For perifusion of MIN6 cell populations, luciferase luminescence was monitored continuously using a photomultiplier tube (ThornEMI Electron Tubes, Ruislip, U.K.) and perifusion system (33) in KRB medium (37°C) plus 5 μmol/l luciferin and other additions as given (18). Bioluminescence was recorded at 1-s intervals and averaged over 5-s intervals. Light output was normalized to that observed under basal conditions (i.e., 3 mmol/l glucose) to give the traces shown in Figs. 24. Where EGTA (0.1 mmol/l) was added, CaCl2 was omitted from KRB.

Measurement of [Ca2+]cyt.

Changes in [Ca2+]cyt were measured dynamically at 37°C with entrapped fura-2 (16,32) using a Leica DM-IRBE inverted optics epifluorescence microscope (×40 objective) and a Hamamatsu C4742-995 charge-coupled device camera driven by OpenLab (Improvision, Coventry, U.K.) software. Primary β-cells were loaded by incubation for 20 min in KRB medium supplemented with 2 μmol/l fura-2-AM (Sigma) and 0.05% Pluronic F-127 (BASF, Mount Olive, NJ). MIN6 cells were loaded similarly by incubation for 40 min with 5 μmol/l fura-2-AM and 0.05% Pluronic F-127. Changes in [Ca2+]cyt are reported as changes in the ratio of the fluorescence emission (510 nm) during excitation with light at 340 or 380 nm (32).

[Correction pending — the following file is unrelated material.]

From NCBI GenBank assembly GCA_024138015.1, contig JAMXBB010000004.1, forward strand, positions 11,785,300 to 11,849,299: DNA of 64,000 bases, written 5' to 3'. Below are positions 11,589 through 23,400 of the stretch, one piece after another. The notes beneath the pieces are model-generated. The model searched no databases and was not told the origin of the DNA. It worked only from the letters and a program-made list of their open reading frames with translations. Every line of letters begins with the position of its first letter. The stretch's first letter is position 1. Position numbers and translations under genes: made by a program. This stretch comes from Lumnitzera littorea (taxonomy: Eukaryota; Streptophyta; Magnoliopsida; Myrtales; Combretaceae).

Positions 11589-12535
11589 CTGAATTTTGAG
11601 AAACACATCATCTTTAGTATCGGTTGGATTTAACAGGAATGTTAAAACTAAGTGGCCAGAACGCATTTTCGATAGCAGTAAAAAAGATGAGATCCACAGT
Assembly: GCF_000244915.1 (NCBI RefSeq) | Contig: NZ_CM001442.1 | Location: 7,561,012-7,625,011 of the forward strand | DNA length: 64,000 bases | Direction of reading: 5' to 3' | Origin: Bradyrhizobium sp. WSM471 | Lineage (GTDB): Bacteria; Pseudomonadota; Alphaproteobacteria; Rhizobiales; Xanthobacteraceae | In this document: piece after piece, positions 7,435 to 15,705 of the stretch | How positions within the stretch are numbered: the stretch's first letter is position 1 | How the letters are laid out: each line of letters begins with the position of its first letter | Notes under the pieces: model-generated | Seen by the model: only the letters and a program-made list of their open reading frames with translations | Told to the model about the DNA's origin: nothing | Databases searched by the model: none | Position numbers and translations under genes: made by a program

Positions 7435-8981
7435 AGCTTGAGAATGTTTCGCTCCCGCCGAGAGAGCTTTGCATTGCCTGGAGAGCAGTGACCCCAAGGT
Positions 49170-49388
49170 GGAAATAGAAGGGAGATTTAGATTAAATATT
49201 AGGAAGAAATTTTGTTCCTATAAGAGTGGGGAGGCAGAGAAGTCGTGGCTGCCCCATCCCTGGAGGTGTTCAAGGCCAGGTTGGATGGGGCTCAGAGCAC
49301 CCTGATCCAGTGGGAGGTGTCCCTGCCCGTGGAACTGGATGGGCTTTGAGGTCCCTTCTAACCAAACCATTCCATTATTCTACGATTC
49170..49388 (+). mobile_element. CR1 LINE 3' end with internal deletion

Oscillator analysis/statistical analysis.